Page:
Wood Anemones and relatives.

The pretty wood anemone is one of the first woodland species to flower in abundance in the

English countryside. They may encountered in flower from March onwards. The delicate looking flowers are a joy to observe carpeting the woodland floor and banks brightening  the locality under the naked boughs still dank from winters grip.

They belong to the buttercup family Ranunculaceae.The name derives from the Latin rana and means frog and alludes to the fact that many of this family share the same damp habitat. All members of this family are poisonous and should never be taken internally. Many members are also cause irritation to the skin. 

The wood anemone spreads by means of creeping rhizomes, however, they spread very slowly.Thus a colony that carpets a woodland is a sure indication that the woodland  is many decades old. Wood anemones can attain the height  of 10-25 cm. The stems are unbranched with a whorl of 3 bracts half way up. Each of these bracts resemble leaves. There may be true leaves at the base of the plant but they are few and some times absent altogether. These only appear after the flowers have faded and they are long stalked with 3 lobes.

BELOW --Woodland like this may be many decades old.Photograph courtesy of Tomasz Kuran Creative Commons.


The flowers are relatively large up to 2-4 cm across. They are solitary and star like. The flowers do not have petals but they do produce petal like sepals {referred to as Tepals}, which are white often tinged with violet beneath. These are succeeded by the fruits which are globular clusters of achens with curved beaks. The plants are considered by many to be garden worthy. They enhance sunlit shrubberies before the bushes come into leaf.

The name anemone derives from the Greek anemos meaning the wind. In times gone by some authorities wrote that the flowers would not open until the wind blows. Hence the country name  of wind flower.

The species name of nemorosa means of the woods or glades. Alluding to habitat.

Close up image of the Wind Flower. Taken in Germany. Image courtesy of Jorg Hempel CC BY-SA 3.0 de License.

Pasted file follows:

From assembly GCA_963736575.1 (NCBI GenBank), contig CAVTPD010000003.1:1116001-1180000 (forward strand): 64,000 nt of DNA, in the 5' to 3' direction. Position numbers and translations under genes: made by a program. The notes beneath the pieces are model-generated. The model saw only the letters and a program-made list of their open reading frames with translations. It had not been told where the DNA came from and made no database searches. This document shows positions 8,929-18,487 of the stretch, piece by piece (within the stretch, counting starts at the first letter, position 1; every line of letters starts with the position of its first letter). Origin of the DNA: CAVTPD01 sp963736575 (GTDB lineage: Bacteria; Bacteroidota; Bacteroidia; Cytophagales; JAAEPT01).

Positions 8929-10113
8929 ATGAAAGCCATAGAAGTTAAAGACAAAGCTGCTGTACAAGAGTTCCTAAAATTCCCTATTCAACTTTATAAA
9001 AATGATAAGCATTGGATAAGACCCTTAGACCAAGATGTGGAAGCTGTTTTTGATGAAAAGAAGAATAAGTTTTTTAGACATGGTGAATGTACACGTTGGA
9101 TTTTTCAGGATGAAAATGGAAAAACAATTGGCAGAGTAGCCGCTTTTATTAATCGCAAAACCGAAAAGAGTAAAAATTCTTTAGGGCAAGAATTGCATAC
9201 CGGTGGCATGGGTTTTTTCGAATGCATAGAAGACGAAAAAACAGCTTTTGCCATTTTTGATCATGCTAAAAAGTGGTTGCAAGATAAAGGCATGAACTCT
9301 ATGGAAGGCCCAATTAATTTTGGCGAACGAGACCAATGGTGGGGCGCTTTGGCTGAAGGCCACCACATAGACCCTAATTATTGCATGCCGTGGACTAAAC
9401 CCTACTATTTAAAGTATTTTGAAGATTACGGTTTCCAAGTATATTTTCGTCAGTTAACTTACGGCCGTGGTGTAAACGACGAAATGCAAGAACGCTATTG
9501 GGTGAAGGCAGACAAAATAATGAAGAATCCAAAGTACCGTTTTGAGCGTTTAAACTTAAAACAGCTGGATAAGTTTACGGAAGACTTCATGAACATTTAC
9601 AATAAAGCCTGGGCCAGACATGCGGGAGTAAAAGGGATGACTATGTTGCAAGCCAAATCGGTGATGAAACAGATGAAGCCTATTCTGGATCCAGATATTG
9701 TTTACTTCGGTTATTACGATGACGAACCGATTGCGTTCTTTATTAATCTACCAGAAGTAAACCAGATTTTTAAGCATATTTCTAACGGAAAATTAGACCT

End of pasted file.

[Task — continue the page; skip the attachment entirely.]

Other relatives.

Other members of the family are commonly found as garden species such as the winter aconite,Eranthis hyemalis, produces delightful yellow flowers which bring colour among the dank vegetation. They are a genus of clump forming perennials with knotty tubers. the flowers 2-2.5 cm across are stalkless and appear just above deeply divided leaf like bracts which form a ruff beneath each bloom.

These tough little plants are frost hardy and prefer partial shade and a humus rich soil,although it needs well drained soil they do not like soil that dries out excessively. The plants die down in summer. They may be propagated by division. Divide the clumps immediately after flowering while they are still in leaf.

Aconite derives from the Greek akoniton meaning a dart. In days gone by barbaric races used to poison their arrows with extracts from this  poisonous plant.

Eranthis derives from the Greek "er" indicating spring +anthos meaning a flower. The species name hyemalis means of winter and alludes to the plants early flowering.



Note the bract-like sepals of the Winter Aconite. 

Public domain -Wikicommons. 



Another relative the beautiful pasque flower Pulsatilla vulgaris, is a hairy plant that may reach 30cm tall. It produces basal leaves {2-6} much divided appearing before the flowers. Each stem has a single flower and a whorl of leaf like bracts . The flowers are violet about 5cm long at first bell-shaped then opening out , they are hairy on the outside.

In common with the wood anemone the flowers are composed of petal like sepals which number 6. These are succeeded by fruits 5cm long with hairy achenes and long feathery styles. They flower from March to May. In the wild they may be encountered  on dry grasslands, mainly on chalk. The pasque flower has been used medicinally. However, in the U.K. they are a protected species and it is against the law to gather them. Being a member of the Ranunculaceae they are also poisonous.

These notes refer to the plant being used in homeopathy where they are used to treat depression,migraine, complaints of the stomach and intestines. Colds and skin rashes. It was also used for relief of tension, ear ache and neuralgia.

The active ingredients are protanemonine {in its fresh state causes blisters} but converts to the less poisonous anemonin on drying; also saponins and tannins.

Pasque derives its name from the French passerfluer from passer meaning to excel+ fluer meaning a flower. Pasque also refers to Easter flower.

The species name of pulsatilla, derives from pulse indicating " I beat" in allusion to the seeds being beaten about by the wind. 

Below the Pasque flower. Photograph courtesy of Stan Shebs. CC By-SA 3.0 License

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